In days he came up with yet another observation, as reported in The Times of India on October 15, 2012: “if Cristiano doesn’t win the Ballon d’Or this year, it is only because he’s not nice.” – a really fascinating observation that would delight a student of pragmatics and of communication. It could be seen as a criticism of the voters who would not vote for Ronaldo; they are being charged with taking into consideration non-football factors. It could also be seen as a mildly affectionate criticism of Ronaldo; his manager wanted him to realize that because of his poor public manners, he might not be getting his due. It could also be a clear statement of a fact, meant to be viewed independent of Ballon d’Or or any other award – that whatever his football skills, Ronaldo is not nice. Depending on a host of factors including (perhaps crucially)one’s attitude to Mourinho, one would attribute one of these meanings to him. Anyway, as for us, we are not concerned with the semantics of his statement here. We only note one remarkable feature of this observation, namely that for once there is no explicit mention of Messi here.

Mourinho attempts to justify his choice: if Messi gets the award it would be for the fourth time, when Ronaldo would have got it only once (2008). Besides, Messi has been playing in the same team for years, whereas Ronaldo came from England and for two years was with Real Madrid, which was not winning trophies. Besides Messi’s goals did not lead to his team’s winning a trophy, Ronaldo’s did – Read Madrid became the La Liga winners. Barca might have won the Intercontinental Cup and the Super Cup, but those were small things and counted to nothing. Here we are not evaluating the merit of his assertions, although we have things to say about these. How many voters would be persuaded by these observations is a matter for speculation.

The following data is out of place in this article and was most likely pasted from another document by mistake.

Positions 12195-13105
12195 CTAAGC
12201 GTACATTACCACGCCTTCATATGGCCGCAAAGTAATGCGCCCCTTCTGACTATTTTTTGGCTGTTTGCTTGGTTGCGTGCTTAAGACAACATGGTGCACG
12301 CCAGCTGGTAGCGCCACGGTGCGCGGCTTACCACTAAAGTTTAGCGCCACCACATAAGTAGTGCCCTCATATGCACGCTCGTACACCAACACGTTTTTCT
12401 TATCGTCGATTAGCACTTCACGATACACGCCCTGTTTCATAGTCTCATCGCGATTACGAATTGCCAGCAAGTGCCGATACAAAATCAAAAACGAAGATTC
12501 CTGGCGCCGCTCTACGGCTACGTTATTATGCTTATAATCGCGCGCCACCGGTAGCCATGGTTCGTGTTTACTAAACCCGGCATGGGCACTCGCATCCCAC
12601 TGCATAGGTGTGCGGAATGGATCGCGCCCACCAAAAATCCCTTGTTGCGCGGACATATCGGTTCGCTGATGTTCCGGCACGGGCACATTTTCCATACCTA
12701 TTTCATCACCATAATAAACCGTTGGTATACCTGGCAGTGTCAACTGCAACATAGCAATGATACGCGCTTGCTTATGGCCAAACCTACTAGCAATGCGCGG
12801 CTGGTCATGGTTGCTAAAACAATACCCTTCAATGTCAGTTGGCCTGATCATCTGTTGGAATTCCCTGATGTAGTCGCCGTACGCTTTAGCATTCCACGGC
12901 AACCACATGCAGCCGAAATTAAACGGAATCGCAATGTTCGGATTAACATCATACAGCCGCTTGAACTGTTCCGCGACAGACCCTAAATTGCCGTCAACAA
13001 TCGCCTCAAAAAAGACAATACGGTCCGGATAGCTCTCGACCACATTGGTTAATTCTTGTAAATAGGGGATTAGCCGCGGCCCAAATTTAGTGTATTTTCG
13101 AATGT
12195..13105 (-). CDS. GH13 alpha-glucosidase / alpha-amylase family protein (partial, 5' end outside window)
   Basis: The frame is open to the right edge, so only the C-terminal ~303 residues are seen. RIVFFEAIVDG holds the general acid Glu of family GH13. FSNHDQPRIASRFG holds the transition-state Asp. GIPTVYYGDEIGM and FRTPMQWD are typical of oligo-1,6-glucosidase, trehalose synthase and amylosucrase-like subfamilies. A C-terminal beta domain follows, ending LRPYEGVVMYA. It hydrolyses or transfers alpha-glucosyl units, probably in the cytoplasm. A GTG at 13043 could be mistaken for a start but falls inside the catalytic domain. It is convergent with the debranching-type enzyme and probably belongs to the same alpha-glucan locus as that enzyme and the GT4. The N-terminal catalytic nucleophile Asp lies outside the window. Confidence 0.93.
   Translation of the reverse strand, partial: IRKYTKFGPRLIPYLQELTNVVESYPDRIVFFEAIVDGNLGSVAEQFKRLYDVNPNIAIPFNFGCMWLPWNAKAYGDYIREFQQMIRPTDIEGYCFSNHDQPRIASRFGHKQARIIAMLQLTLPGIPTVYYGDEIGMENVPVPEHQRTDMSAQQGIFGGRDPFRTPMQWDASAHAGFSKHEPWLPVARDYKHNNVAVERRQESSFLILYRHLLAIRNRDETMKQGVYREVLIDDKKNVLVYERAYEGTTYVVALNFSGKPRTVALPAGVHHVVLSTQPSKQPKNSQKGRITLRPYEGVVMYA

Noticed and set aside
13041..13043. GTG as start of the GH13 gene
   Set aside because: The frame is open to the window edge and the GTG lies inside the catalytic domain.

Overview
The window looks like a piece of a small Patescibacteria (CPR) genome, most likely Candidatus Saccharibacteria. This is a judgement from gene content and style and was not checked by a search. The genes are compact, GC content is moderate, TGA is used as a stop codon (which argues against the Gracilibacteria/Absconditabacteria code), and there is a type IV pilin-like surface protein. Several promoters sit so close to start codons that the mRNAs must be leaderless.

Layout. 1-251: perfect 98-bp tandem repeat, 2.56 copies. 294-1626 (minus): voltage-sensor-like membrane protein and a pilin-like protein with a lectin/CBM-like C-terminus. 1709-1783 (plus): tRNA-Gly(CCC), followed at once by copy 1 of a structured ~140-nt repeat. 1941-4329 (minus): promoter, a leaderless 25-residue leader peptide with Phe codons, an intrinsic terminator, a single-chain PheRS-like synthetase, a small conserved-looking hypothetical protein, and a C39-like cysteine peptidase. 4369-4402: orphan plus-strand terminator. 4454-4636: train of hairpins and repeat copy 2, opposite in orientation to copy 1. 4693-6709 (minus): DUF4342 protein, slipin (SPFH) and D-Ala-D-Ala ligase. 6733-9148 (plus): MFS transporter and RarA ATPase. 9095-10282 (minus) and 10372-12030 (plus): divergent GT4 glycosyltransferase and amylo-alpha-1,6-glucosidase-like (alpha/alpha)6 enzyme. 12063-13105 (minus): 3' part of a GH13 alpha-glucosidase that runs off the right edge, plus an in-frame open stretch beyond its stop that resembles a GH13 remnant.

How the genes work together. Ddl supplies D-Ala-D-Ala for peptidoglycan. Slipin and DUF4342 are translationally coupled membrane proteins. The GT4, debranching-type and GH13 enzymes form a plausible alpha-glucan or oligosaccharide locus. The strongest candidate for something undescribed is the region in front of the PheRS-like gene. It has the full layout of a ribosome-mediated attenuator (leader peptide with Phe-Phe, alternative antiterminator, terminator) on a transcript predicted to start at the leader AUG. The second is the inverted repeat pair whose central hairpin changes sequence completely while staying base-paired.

As for Mourinho’s remarks mentioned above, one would find some lack of consistency at the level of detail – on the one hand, he would like talk about between Messi or Ronaldo who is better to be banned, and on the other hand, he keeps saying Ronaldo is the best. His remarks are aggressive, provocative and they sound loud and are crudely partisan. He punctuates his observations with punch line- like remarks and indulges in rhetoric – it does not matter that the same lacks novelty.

But Mourinho is not a football journalist or an academic who writes authoritative books on football. Neither is he professionally or otherwise committed to create beautiful expressions that attract attention. He is the manager of a well known football team, one of the very best in the world, and one of his jobs is to advertise his team and sell its achievements. In a football interview, most in the audience do not often care to think beyond what is being said, so they do not see the inconsistencies which come to notice when the earlier remarks are also taken into consideration. Like the proverbial representative of a country who enjoys the freedom to tell half-truths for his country, the manager can package facts and distortions both to advance the interests of his team. Who, among the managers today, does it better than him? When Mourinho fails to sell his point of view to his target audience, it could mean that persuasive strategies have their limitation. He is a manager who likes to talk and talks forcefully – he, of all his counterparts in these times, remains in the news as much as the team he is in charge of or its stars. When a football team wins a trophy or even an important match, everyone in the football community knows today that a good part of the credit goes to the manager. There is none that drives this point home even as half forcefully as does Mourinho. And as a communicator speaking up for his team, he is special. In this he is “The Special One”, not “the self-styled Special One”.